Geographic Voter Turnout Disparaties and Public Health
A black teenager named Michael Brown is shot by a white police officer in Ferguson, Missouri. The inferno of media surrounding the city begins to explain the shooting. At first, they are concerned with specifics of the case, but eventually a consensus is reached that the shooting was a spark that set ablaze a tinderbox of longsimmering racial tension fed by institutional discrimination. One year prior, white Americans were three times more likely to vote than people of color in the 2013 Ferguson municipal election (Schaffner, Erve, & LaRaja, 2014). The result of this voting disparity is that even though Ferguson is 67% black, the mayor and five out of six city council members were white, creating significant underrepresentation of disadvantaged groups (Schaffner, Erve, & LaRaja, 2014). These officials were in charge of creating the leadership of the police force and contributed to a culture that was entirely divorced from their citizenry. The shooting ignited such a controversy because it highlighted racial power inequalities. The people in charge of local power structures did not represent the broader population, an unfortunately normal occurrence.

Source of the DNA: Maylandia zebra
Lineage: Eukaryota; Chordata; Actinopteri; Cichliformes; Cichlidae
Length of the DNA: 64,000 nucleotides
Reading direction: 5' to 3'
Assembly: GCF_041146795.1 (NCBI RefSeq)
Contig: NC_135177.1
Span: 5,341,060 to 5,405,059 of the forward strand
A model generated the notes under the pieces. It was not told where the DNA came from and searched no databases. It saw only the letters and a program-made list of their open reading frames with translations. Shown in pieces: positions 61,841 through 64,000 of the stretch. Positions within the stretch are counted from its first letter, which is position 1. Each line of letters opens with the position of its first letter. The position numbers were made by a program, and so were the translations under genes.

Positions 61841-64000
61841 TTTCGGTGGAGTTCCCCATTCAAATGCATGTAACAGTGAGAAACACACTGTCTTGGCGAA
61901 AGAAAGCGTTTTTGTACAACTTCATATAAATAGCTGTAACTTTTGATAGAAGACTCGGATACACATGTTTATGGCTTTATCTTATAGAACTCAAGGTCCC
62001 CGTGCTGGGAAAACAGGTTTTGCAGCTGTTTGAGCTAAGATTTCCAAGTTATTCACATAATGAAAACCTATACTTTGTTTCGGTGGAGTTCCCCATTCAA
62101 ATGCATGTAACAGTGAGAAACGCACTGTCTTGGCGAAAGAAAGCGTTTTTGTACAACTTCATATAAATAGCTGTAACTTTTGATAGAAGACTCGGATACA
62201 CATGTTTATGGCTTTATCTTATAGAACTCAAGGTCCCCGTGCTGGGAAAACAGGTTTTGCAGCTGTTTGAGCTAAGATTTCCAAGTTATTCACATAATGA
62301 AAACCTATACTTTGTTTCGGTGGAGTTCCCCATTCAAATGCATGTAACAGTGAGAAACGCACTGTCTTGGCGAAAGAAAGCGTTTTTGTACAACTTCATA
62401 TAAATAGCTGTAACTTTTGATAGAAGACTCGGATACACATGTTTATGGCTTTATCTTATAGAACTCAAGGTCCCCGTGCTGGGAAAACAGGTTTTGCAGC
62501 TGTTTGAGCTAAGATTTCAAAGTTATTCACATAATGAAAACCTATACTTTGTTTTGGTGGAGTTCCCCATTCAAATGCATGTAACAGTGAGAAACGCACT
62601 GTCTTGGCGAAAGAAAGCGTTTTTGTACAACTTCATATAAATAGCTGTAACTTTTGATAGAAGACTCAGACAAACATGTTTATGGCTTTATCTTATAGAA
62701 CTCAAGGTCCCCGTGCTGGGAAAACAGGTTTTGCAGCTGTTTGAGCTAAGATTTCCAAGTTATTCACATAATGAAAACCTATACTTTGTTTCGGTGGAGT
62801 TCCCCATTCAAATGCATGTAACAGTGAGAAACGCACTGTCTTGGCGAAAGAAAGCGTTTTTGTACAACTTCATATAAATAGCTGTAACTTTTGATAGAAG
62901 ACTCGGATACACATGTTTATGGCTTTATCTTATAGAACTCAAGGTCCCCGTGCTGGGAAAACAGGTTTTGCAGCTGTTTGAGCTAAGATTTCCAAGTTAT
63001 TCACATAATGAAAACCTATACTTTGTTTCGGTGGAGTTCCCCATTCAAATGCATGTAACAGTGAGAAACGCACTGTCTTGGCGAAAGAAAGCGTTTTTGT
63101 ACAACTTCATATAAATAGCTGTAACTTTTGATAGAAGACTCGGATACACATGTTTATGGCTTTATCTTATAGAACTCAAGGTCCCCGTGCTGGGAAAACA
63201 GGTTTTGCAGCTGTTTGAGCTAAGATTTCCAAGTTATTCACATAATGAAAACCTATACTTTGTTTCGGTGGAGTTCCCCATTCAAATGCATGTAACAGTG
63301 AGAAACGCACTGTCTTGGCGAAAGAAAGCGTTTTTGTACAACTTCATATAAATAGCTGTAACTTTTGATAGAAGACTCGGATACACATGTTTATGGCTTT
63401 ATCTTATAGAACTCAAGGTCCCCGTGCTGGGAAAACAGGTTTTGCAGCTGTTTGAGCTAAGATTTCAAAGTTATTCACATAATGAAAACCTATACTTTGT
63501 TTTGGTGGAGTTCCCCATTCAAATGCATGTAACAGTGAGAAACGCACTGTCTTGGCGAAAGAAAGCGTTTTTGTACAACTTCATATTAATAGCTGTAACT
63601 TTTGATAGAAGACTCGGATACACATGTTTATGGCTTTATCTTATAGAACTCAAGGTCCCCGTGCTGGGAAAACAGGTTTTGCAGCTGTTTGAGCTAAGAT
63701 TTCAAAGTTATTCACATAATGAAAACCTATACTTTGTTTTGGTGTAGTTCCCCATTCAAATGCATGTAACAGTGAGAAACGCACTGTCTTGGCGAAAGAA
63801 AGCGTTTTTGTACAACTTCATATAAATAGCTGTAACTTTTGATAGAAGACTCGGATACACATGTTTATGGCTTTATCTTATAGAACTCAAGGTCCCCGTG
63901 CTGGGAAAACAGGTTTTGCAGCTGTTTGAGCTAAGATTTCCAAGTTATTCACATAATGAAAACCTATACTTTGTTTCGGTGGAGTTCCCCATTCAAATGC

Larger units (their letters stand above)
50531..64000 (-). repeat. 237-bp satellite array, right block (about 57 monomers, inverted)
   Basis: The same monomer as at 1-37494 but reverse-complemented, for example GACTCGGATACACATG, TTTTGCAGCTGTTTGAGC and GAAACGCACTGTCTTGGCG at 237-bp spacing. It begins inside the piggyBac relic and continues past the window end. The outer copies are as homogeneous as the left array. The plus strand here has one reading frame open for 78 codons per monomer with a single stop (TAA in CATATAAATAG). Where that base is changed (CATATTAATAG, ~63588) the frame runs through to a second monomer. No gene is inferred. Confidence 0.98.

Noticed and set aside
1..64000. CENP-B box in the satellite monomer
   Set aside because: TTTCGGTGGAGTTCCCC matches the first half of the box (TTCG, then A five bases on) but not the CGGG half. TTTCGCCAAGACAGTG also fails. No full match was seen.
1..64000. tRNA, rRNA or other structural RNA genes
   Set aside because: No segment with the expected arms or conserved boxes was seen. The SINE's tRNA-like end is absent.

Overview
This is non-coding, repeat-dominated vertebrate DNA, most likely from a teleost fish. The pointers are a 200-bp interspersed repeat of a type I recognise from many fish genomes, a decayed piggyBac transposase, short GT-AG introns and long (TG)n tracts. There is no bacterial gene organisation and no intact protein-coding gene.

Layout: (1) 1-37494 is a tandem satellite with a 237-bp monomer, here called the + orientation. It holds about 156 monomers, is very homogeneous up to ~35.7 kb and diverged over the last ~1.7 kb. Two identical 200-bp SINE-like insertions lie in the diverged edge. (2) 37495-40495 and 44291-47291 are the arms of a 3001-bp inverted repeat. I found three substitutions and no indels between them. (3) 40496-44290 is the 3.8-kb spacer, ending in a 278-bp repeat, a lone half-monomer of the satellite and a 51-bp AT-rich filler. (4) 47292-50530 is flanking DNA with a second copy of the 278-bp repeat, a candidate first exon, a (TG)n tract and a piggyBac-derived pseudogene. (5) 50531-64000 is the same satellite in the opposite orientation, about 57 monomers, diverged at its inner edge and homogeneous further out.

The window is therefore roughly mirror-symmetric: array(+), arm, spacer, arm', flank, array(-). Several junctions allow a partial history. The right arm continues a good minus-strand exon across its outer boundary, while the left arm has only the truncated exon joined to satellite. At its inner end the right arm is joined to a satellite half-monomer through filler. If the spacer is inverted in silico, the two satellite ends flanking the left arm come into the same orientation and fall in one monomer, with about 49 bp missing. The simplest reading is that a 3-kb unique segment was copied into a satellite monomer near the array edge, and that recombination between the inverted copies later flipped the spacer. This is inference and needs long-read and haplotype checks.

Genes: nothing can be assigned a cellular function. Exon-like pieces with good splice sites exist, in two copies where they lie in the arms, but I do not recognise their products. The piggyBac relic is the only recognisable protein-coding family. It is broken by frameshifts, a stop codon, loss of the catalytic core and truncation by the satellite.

Lucerna, Vol. 11, January 2017, p. 53-78
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